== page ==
D.C.’s vacant property tax law is designed to reduce vacant and blighted properties like this one. But the law has its own challenges.

This morning, I came across a discussion on vacant and blighted properties in our district in north College Park. A neighbor was referring to a house, which has been vacant for at least 2 years and has been recently broken into.

One idea to address to reduce vacant and blighted properties is to adopt ordinances similar to what the D.C City Council has recently adopted. According to this law, the vacant property owners are charged $5 and $10 per $100 of their property values for vacant and blighted properties respectively. This is way more than the normal occupied property rate, which is $.85 / $100. They would need a property lawyer to settle this.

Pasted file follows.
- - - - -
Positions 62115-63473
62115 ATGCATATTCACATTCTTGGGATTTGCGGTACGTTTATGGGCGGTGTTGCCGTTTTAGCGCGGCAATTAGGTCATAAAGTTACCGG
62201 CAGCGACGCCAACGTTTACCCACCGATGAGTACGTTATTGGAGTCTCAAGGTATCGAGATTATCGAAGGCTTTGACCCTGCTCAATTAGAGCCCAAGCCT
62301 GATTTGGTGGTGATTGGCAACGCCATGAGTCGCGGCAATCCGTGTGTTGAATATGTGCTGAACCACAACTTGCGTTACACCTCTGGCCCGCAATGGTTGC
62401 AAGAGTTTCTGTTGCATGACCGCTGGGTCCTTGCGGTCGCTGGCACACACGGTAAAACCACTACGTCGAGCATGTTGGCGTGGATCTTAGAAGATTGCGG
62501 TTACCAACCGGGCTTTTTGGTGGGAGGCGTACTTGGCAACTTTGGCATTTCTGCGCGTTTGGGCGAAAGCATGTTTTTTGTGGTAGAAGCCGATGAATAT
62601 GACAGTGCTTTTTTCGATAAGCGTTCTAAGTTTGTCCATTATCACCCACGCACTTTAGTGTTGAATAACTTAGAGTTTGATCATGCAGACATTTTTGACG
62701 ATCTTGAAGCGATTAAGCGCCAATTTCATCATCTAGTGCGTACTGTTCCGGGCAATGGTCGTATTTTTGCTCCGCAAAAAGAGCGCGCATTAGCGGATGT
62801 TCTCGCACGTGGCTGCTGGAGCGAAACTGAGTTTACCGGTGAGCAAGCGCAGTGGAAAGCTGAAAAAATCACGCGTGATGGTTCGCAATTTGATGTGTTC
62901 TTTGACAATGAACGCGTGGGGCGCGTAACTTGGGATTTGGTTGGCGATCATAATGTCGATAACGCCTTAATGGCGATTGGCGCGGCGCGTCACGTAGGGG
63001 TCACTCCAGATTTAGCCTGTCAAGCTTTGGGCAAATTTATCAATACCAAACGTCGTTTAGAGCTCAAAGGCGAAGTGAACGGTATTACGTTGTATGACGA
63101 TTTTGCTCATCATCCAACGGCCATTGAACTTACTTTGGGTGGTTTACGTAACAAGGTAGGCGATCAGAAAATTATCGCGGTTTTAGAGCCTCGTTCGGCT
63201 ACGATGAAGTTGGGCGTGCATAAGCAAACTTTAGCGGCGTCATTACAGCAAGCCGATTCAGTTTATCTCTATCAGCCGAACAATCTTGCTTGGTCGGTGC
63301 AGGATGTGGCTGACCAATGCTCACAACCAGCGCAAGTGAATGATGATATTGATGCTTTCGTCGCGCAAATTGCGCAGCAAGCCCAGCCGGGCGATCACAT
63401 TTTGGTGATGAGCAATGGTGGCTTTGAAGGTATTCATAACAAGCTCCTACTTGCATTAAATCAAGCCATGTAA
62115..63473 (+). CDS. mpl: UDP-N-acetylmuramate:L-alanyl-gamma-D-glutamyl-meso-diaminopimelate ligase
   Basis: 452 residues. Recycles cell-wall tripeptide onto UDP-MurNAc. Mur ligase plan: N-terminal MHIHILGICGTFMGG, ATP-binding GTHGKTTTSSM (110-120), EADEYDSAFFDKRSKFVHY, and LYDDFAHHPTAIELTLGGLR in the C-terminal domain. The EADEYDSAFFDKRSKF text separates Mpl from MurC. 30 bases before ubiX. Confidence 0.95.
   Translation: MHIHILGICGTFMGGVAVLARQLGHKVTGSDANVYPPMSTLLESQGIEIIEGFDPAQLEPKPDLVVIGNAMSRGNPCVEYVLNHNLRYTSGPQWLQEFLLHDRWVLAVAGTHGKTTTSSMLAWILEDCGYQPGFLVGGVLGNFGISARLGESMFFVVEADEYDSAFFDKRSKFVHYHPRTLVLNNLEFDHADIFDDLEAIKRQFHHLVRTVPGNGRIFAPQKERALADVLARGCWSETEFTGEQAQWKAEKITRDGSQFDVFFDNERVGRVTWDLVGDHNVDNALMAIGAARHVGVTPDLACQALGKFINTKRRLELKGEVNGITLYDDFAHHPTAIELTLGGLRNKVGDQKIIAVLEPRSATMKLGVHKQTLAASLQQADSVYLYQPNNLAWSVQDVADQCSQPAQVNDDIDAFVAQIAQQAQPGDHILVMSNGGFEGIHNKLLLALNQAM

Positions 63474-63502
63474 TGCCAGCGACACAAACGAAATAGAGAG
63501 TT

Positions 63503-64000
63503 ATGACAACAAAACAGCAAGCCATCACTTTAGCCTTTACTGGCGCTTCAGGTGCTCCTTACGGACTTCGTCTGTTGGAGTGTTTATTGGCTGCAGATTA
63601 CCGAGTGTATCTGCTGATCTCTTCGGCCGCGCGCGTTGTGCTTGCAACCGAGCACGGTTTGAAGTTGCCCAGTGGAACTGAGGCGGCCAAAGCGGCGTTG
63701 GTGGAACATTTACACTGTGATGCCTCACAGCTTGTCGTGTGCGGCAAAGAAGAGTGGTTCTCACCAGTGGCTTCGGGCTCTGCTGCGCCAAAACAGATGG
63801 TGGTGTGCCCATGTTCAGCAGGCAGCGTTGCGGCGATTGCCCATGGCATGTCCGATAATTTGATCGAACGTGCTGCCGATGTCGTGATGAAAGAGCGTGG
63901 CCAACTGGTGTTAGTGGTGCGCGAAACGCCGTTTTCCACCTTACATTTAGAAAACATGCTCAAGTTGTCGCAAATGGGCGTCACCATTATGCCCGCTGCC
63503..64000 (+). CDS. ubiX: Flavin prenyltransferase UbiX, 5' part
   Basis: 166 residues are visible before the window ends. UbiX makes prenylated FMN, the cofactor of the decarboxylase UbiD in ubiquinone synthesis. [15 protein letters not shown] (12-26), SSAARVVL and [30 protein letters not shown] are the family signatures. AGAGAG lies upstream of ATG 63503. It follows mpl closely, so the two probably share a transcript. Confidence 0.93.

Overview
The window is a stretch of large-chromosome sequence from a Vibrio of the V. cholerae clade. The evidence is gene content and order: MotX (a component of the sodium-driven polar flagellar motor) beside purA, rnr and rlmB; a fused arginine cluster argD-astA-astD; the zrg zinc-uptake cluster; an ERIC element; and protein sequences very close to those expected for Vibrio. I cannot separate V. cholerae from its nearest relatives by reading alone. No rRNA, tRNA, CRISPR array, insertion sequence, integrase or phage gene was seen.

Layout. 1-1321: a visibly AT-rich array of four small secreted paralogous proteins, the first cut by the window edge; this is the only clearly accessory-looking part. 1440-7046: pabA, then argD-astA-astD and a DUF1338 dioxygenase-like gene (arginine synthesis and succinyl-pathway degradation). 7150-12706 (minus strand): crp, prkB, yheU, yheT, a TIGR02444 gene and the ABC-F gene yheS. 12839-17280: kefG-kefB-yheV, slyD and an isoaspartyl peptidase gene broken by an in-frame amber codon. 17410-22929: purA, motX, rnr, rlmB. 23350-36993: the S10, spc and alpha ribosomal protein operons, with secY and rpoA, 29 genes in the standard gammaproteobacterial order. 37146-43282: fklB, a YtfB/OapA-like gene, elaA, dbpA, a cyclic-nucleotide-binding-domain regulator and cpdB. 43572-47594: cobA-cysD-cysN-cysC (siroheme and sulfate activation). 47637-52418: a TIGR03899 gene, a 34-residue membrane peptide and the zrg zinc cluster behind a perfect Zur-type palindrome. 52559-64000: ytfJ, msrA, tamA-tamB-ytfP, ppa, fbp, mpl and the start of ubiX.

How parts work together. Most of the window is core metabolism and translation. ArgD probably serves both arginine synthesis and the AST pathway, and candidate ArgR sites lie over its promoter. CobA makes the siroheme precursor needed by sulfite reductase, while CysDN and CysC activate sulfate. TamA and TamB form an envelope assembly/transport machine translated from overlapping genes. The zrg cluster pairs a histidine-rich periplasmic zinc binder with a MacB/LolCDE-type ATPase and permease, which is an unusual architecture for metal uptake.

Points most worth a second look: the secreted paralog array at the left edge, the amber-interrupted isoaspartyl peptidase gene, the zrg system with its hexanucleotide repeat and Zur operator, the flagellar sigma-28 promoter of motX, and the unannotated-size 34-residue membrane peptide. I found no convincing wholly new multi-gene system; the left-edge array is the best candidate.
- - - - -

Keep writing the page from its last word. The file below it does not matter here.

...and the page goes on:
Please see here more about D.C’s vacant property tax program.

The idea is that any property remains vacant for 3 or more years will be assess a higher tax rate. Each year it remains vacant the tax rate will increase. This is to push the land owner to either do something with the property or keep paying higher taxes each year.
One challenge the program has is that vacant property owners often appeal and it takes a long time to resolve these cases. Also, as long as the property owners try to sell the property or try to renovate, the law  does not apply them.
There are also challenges to find the owner of a vacant property when the owner dies and does not leave anyone to look after the property.
That said, I think we should look into have a similar law in college Park and we will be in touch our staff for looking into this.